Skin in the Game and Moral Hazard

The following post comes to us from Gilles Chemla, Professor of Finance at the Imperial College Business School, and Christopher Hennessy, Professor of Finance at the London Business School.

Formulation of optimal regulation of asset-backed securities (ABS) markets has been hindered by the inability to identify specific market failures as well as the absence of well-defined social welfare objectives. In our paper, Skin in the Game and Moral Hazard, which was recently presented at Harvard University, we develop a tractable framework for analyzing social welfare in both regulated and unregulated ABS markets, accounting for moral hazard at the origination stage, private information at the distribution stage, and asymmetric information across ABS investors. We show originators operating in unregulated markets fail to internalize the costs they impose on investors if they utilize a common ABS structure (e.g. zero retentions) rather than credibly signaling positive information to the market via higher retentions. Further, originator effort incentives are reduced since those developing high value assets must either signal via high retentions or otherwise face underpricing of their securities. Mandated retentions have the potential to raise welfare by increasing originator effort incentives in an efficient way, accounting for investor-level spillovers.

The first important policy implication to emerge from the model is that regulators must choose between a “one-size scheme” under which all originators are forced to hold the same retention size (e.g. 5%) or a “menu scheme” under which originators must choose amongst multiple retention sizes (e.g. 4% or 8%). Both schemes can restore effort incentives. However, the menu scheme carries the added social benefit of allowing originators to signal positive information to investors via the choice of a larger retention. Signaling promotes efficient sharing of risks by mitigating the adverse selection problem confronting uninformed ABS investors. The weakness of the menu scheme is that it generally results in higher average retentions, resulting in lower originator fundraising.

Second, in either type of scheme, originators should be required to hold the most junior tranche. Retention of a junior tranche provides originators with the maximum funding possible while still providing effort incentives. Further, under the menu scheme, retaining a large junior tranche represents the most cost-effective signaling device. Mandating originators hold an equal stake in each ABS tranche is inefficient from an incentive and signaling perspective.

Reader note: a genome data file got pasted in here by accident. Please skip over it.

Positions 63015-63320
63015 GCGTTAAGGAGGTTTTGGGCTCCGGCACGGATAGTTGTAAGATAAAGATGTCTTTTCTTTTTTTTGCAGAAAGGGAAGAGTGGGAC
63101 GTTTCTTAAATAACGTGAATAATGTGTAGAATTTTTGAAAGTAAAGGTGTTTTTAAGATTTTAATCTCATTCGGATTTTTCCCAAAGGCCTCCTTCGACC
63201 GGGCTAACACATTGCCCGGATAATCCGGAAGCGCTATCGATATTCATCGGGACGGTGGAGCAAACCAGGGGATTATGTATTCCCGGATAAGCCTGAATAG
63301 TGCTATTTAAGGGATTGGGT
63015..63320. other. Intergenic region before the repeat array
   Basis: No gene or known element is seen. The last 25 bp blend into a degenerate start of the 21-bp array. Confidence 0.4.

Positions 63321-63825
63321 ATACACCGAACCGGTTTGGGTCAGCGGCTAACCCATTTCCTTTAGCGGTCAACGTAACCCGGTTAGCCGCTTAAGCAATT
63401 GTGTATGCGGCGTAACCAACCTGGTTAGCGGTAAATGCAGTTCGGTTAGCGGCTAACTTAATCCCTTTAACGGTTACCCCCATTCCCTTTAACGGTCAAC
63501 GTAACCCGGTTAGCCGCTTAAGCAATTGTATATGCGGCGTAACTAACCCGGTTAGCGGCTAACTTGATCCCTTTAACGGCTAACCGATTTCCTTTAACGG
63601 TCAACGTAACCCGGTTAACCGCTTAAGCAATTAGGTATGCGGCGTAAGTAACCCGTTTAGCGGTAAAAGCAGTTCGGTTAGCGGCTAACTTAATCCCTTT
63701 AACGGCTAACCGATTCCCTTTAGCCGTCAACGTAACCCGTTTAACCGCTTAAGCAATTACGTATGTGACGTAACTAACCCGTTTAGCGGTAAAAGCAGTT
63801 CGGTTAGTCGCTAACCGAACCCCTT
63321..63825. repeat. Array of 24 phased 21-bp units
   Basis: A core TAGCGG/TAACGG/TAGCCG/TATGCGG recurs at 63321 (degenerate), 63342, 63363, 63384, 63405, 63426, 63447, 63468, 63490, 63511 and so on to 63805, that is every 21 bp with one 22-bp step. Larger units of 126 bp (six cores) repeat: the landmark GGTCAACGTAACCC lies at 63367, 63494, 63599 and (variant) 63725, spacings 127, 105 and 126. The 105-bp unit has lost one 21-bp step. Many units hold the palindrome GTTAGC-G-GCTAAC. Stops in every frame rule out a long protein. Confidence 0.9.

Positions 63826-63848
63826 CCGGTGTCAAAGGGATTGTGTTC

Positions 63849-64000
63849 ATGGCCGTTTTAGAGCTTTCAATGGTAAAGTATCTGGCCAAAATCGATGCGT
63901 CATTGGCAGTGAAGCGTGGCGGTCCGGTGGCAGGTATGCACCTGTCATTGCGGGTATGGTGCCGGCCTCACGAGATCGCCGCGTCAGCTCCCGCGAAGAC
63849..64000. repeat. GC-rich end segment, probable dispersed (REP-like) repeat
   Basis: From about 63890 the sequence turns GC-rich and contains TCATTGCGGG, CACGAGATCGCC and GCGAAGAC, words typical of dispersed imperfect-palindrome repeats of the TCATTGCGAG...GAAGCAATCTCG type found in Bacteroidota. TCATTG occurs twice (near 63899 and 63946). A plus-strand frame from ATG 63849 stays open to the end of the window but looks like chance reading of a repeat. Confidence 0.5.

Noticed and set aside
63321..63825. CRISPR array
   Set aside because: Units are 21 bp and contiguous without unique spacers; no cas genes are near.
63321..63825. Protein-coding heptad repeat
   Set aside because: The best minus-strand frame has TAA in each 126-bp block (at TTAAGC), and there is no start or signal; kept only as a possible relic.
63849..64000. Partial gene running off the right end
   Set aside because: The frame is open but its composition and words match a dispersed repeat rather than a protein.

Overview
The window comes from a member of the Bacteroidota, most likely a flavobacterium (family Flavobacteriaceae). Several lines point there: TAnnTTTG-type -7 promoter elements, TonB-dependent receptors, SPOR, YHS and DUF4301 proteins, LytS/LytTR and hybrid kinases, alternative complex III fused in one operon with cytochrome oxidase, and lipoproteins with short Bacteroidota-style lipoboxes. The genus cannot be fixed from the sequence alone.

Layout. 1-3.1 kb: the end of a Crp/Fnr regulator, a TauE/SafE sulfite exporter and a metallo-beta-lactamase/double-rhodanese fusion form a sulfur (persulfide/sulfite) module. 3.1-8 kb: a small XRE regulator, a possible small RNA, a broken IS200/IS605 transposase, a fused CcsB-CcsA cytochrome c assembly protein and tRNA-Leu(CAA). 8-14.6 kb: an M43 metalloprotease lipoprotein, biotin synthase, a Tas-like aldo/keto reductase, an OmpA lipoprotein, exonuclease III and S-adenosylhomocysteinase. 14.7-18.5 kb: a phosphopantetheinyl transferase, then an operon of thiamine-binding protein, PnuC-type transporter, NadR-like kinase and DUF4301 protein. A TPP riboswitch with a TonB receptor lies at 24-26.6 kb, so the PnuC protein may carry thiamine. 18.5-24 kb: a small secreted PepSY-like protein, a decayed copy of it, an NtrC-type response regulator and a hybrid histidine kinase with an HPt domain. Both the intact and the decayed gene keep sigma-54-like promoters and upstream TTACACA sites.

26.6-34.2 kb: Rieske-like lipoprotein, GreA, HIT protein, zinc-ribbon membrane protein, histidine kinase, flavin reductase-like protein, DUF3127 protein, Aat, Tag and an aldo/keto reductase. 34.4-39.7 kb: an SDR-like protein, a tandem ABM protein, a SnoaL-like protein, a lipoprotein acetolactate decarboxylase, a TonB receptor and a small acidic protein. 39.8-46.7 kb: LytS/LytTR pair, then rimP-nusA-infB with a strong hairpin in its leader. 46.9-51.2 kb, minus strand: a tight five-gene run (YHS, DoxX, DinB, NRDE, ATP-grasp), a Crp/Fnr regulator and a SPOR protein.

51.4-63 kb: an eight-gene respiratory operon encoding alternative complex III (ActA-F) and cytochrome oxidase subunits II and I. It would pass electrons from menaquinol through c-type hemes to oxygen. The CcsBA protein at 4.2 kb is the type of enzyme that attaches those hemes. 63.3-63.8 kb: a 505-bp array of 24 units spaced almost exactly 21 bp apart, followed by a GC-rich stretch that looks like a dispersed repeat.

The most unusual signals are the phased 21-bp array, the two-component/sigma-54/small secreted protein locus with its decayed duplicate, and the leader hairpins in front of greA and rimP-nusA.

Third, price discipline is a substitute for retentions in providing effort incentives.  Consequently, in the proposed one-size scheme the mandated retention is smaller if the regulator expects informed trading to drive prices closer to fundamentals. For example, securitized assets with high documentation levels should carry smaller retention requirements than assets with low levels of documentation. Moreover, we show the one-size scheme dominates the menu scheme only in those markets with high levels of informed trading. Thus, formulation of optimal regulation requires taking a view on the degree to which informed trading will drive prices closer to fundamentals. Regulations calling for a 5% retention standard across vastly different ABS markets appear inappropriate.

Fourth, we show that commonplace criticism of tranching (“slicing-and-dicing”) is misguided. Tranching has a number of valuable functions. It allows uninformed hedging investors to achieve their desired risk exposure. In turn, the presence of uninformed hedging investors increases the return to informed speculation. In turn, informed speculation drives prices closer to fundamentals and increases the return to an originator for developing a high quality asset.

Finally, we show mandated opacity maximizes social welfare if there is no moral hazard problem at the origination stage. This is because opacity preserves symmetric ignorance across investors which promotes efficient risk sharing. However, once one accounts for moral hazard opacity is highly problematic since it prevents informed trading and concomitant price discipline. That is, if a key goal of ABS regulation is to increase the incentive of originators to screen borrowers, as it appears to be, policy should aim to decrease the cost to investors of acquiring and trading on information about underlying asset values. From this perspective, the enhanced disclosure requirements of Regulation AB should be applauded. An important next step will be to increase the liquidity and transparency of ABS trading mechanisms.

The full paper is available for download here.

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